Dave's extensive family live here and every day his two sons Jimmy and Mark head out in their boat to check the crab and lobster pots, the catch from which supplies their wives with the supplies to run the cafe (famous for its Crab Pasties) and the restaurant. Real cottage industries which thrive here during the warmer months of the year.
Simon from the Ventor Blog stopped off to meet me and as we wolfed down a pastie he explained to me the tools of the trade I need to be employing to make my blog writing more interesting and interactive to all of my followers. He and his wife have been publishing their works on the internet for a number of years and were great to chat to. Thank you to them for their information.
We raced back across the island to meet Owen and Tim who'd kindly offered to take Bre and I out Sea Kayaking for the last activity of the day, we launched just past Yarmouth and as we paddled along the coast trawled some lures for anything we may be lucky enough to catch in time for dinner.....wishfully thinking, we caught nothing and instead headed to the Fish n Chip shop for a guaranteed catch!
Bre and I retired for the evening to a fantastic cliff top campsite called Grange Farm where the owner had very kindly reserved the sea-view site for us and for the first time since January we erected the tent atop the Colonel. A little warmer than last time from -5c up to 15c, excellent.
Our last day on the island had more adventure and new experiences tied into it, starting with a visit to Alverstone Mead Nature Reserve to feed the resident red squirrels.
Red squirrels are the only squirrel native to the British Isles. They are disappearing from the mainland fast and are being replaced by the introduced American grey squirrel.
The Isle of Wight is an important stronghold as the Solent provides a barrier to grey squirrels. However a grey does find it’s way to the Island sometimes, so we need to be vigilant. There are contingency plans for dealing with greys that arrive on the Isle of Wight. Not only do grey squirrels outcompete reds, they carry the deadly squirrelpox virus, which is fatal to the reds.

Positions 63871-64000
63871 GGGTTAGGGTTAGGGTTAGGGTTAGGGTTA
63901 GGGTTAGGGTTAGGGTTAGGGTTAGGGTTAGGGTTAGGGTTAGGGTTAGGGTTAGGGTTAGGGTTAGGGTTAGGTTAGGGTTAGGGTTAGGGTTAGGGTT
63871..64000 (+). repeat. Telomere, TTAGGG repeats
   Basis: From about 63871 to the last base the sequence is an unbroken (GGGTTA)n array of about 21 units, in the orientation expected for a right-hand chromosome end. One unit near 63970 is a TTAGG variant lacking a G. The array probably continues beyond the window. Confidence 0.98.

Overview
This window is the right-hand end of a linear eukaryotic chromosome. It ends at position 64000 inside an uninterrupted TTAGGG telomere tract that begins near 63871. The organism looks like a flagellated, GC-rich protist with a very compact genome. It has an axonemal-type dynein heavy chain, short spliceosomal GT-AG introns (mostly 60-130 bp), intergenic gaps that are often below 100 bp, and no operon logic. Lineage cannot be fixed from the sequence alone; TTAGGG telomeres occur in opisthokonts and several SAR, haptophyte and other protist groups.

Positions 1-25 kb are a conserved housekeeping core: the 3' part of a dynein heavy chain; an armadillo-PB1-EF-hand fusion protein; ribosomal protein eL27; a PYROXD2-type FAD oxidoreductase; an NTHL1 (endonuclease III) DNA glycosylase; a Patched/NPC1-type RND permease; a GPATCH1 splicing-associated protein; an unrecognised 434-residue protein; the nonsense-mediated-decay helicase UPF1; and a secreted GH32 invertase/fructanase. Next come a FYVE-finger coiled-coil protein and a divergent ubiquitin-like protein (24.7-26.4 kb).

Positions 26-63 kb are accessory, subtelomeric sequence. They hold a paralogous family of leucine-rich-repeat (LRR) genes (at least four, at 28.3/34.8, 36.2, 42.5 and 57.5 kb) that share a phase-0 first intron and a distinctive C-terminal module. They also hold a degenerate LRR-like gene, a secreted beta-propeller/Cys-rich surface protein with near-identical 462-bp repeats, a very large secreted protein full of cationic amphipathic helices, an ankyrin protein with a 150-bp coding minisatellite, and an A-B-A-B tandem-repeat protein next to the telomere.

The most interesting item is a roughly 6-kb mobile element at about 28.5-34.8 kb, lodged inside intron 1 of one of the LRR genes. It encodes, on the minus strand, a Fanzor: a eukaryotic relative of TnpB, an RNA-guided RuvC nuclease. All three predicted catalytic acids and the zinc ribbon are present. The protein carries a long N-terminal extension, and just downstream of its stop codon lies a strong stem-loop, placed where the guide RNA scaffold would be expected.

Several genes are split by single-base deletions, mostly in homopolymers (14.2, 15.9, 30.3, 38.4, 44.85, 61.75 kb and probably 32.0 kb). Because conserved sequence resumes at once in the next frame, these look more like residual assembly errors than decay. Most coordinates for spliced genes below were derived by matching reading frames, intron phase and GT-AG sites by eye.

It is illegal to bring a grey squirrel into red squirrel territory. The penalty is 2 years imprisonment or £5,000 fine. It is also illegal to release a grey anywhere, once it is caught.
Talk about cute, these little red-haired creatures rock and truly do feed right out of your hand, as soon as you crack a nut they come scampering across the roof of the hide and peer at you through their little black eyes. If you give them a whole nut the effort of breaking into it is all too much and they disappear off to bury it in preparation for the winter...in somewhere they no doubt forget about!
John and his group of volunteers had done an amazing job at preparing the woodland which surrounds the hide and provides a multitude of different environments for the local wildlife to thrive in.
Another little hidden gem on the island, Helen and her husband have been running Vintage Vacations for a number of years in a quiet little field in the centre of the island offering a little taster of yester'year and the opportunity to stay in one of their immaculate Airstream aluminium caravans, or Land Yachts.
Talk about bright on a day like today, the sun glared off the perfectly polished body but as I walked inside a 1960's decor made me feel much more welcome...as did the swiss roll which we all munched by the plateful!
Triptracker GPS recording of our route around the Isle of Wight